Filmmakers have been enamored with Bollywood," he said. "They're investing over there, like [Steven] Spielberg." But in American cinema, "for the most part, there will be little tinges of Bollywood.

Elton John's Oscar party raises nearly $4 million
Elton John, in a show of gratitude, sang a couple of songs with the featured singer of evening Raphael Saadiq.
A good Hollywood party these days combines certain indispensable elements: a beautiful room filled with beautiful people, good food and drink, efficient valet parking -- and a cause.

At this year's Oscar parties, the cause element was especially important. (Oscar host Hugh Jackman wasn't the only entertainer who noticed that Oscar was throwing a glittering bash in hard times

Men need to pick best style

Whether you're trying to channel the rumpled, Brit rock-star look (a la Chris Martin, perhaps), the David Beckham dad-on-the-go vibe (roomy jeans, work boots, white tee -- that expresses hip opinion -- and a toque) or the jet-set guy who toggles between tailored glamour and basketball-court casual (George Clooney, you middle-aged babe) -- it's about finding your footing and sticking with it. So if you feel like you're caught in a rut but still need to keep the budget in check -- accessorize. Man scarves, newsboy caps, aviators, vests -- anything that adds a guy-ish garnish will go a long way without looking like you're trying too hard. And remember to only rock one (maximum two) at a time. The best guy dressers keep it simple, slick and loaded with sex appeal.

Children with severe peanut allergies given small daily doses of peanut flour were able to build tolerance to the nuts, according to a study. The small trial aimed to slowly build immunity to peanuts in people with the common allergy, the team at Addenbrooke's Hospital in Cambridge said on Friday.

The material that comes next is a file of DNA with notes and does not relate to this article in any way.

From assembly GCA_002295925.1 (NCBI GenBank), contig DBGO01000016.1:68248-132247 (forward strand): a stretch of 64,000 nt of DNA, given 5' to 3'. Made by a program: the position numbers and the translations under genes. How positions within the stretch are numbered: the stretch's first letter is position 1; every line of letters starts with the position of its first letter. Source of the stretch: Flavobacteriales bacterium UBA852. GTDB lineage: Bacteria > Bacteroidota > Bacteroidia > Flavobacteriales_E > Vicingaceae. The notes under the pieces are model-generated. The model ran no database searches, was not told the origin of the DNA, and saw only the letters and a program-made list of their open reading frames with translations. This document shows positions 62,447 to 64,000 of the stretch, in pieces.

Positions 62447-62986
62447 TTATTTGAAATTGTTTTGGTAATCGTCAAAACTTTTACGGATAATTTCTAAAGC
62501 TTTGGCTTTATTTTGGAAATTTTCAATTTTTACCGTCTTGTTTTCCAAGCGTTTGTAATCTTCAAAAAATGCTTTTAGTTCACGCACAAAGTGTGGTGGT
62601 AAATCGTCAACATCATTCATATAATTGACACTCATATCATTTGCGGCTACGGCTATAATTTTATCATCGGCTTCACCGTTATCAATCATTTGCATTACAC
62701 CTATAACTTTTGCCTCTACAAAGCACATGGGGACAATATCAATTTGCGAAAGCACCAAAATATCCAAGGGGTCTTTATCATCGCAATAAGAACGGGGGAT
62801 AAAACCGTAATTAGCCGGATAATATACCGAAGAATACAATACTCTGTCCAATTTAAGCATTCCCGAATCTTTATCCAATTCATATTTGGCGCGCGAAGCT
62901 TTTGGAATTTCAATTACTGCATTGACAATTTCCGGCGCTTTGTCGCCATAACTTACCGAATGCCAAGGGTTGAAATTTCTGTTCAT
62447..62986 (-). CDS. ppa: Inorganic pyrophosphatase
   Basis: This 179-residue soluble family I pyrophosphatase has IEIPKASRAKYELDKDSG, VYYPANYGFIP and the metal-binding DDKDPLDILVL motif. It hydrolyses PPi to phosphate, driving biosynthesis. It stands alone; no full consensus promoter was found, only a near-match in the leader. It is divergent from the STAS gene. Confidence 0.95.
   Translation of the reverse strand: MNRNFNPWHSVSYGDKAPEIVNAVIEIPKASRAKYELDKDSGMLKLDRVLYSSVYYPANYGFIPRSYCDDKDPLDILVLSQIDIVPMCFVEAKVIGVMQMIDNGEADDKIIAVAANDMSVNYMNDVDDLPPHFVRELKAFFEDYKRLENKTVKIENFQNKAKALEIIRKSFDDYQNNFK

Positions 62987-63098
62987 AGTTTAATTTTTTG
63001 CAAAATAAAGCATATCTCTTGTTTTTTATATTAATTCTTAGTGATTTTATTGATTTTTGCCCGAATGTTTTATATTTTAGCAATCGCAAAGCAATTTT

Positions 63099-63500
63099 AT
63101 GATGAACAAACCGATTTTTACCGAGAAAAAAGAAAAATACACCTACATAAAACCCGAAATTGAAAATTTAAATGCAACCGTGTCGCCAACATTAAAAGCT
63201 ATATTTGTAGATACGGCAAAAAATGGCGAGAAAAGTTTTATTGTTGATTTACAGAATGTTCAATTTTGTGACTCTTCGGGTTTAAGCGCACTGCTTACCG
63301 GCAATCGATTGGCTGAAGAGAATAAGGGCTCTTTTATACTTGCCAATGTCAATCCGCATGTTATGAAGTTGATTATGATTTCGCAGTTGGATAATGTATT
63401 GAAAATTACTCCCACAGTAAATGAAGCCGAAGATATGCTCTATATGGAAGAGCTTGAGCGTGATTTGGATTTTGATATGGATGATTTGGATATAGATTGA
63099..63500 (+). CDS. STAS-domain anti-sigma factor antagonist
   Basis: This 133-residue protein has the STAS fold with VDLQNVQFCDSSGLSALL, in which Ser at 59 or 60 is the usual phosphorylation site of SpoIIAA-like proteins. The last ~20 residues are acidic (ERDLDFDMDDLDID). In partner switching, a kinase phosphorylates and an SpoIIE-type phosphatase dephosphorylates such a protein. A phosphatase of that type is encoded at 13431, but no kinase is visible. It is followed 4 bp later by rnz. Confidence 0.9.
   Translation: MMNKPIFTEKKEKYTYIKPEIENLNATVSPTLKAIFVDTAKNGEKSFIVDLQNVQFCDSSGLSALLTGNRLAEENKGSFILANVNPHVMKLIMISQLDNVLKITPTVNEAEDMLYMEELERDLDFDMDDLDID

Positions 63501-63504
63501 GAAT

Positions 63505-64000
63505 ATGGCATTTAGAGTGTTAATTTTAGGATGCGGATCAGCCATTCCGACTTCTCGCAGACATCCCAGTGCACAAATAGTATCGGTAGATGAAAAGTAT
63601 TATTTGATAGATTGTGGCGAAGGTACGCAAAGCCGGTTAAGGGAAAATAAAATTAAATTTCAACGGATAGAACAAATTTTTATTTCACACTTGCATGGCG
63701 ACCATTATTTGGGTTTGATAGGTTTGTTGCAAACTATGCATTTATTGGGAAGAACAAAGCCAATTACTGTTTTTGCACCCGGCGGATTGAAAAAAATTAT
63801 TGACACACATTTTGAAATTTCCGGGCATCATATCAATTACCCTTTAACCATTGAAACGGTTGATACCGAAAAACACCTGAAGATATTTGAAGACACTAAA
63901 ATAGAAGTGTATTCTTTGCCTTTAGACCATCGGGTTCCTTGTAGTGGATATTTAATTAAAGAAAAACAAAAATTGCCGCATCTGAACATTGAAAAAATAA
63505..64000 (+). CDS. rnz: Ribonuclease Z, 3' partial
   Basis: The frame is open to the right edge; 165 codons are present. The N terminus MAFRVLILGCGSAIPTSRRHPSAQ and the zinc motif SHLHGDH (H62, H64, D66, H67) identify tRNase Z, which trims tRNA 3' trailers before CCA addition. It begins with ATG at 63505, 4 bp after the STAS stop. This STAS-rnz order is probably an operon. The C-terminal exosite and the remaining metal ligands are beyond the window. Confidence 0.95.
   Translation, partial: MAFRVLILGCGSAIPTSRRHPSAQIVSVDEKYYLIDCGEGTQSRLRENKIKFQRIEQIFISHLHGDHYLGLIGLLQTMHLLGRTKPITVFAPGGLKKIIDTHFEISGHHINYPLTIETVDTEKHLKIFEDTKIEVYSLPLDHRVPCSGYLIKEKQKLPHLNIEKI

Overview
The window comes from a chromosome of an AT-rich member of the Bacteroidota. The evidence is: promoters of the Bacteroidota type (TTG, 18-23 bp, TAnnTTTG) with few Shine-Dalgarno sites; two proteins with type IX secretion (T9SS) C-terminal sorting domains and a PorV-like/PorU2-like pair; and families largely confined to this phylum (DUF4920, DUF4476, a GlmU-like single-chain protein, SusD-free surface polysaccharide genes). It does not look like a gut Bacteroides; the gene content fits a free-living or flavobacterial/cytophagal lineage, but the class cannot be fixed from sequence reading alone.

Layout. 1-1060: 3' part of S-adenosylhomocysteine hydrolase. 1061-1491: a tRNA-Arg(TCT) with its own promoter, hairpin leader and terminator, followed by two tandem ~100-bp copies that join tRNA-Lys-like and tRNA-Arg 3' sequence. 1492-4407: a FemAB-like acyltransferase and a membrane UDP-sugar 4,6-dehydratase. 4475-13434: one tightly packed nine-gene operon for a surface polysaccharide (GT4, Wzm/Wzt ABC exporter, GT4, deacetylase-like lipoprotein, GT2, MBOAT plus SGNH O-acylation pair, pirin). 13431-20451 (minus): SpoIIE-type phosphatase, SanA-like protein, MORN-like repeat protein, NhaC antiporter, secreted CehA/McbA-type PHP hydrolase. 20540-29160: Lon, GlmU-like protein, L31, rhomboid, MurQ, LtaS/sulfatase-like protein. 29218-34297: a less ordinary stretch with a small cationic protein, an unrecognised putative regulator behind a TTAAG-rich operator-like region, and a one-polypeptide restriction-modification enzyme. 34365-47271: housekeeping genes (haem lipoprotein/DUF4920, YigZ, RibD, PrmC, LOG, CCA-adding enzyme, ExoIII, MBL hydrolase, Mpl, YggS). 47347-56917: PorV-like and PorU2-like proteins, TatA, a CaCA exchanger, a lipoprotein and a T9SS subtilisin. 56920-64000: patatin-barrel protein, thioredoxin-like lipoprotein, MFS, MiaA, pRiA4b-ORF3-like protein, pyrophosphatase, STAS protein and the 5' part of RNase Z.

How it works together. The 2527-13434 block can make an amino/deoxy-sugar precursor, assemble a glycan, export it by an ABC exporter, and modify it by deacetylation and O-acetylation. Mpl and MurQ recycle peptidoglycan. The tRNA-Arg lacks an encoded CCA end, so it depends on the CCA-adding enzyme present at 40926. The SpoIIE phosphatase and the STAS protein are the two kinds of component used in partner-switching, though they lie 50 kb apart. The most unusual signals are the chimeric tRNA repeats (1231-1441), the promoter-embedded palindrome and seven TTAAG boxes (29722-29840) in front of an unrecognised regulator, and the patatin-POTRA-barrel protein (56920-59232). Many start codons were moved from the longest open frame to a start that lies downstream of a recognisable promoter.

Keeping the good looks at all sizes

When large women walk into a clothing store, they generally don't expect to find something that fits them -- let alone something that is stylish and affordable. "Most large ladies simply can't find clothes in regular shops," says Jennifer Hill. "Most of the specialty stores get really expensive." This is why Hill decided to open the Sidney Fashion Exchange in Victoria. "As soon as we opened the doors we were busy . . . We have more than 900 consignors and the majority of our customers are regulars," she says. While plus-size fashion is on the rise -- with more designers expanding their size range and fashion maven Anna Wintour singing the industry praises --come by.

GQ’s Top 10 Most Stylish Men In America
1.Justin Timberlake (Pop Star, Actor, etc)
2.Mark Ronson (DJ, Producer)
3.Alexi Lubomirski (Photographer)
4.André Balazs (Hotelier, Scene Magnet)
5.Kanye West (Pop Musician, Aspiring Designer)
6.Sid Mashburn (and staff) (Haberdasher, Southern Gentleman)
7.T.I. (World-class MC)
8.Glenn O’Brien (GQ’s Style Guy)
9.Jason Schwartzman (Actor, Indie Rocker)
10.Ed Ruscha (and son, Eddie) (Artist, L.A. Icon

Do you agree with the list? Noticed now GQ consciously avoided picking other obvious names in the Hollywood and Music biz besides JT, Kanye and T.I.?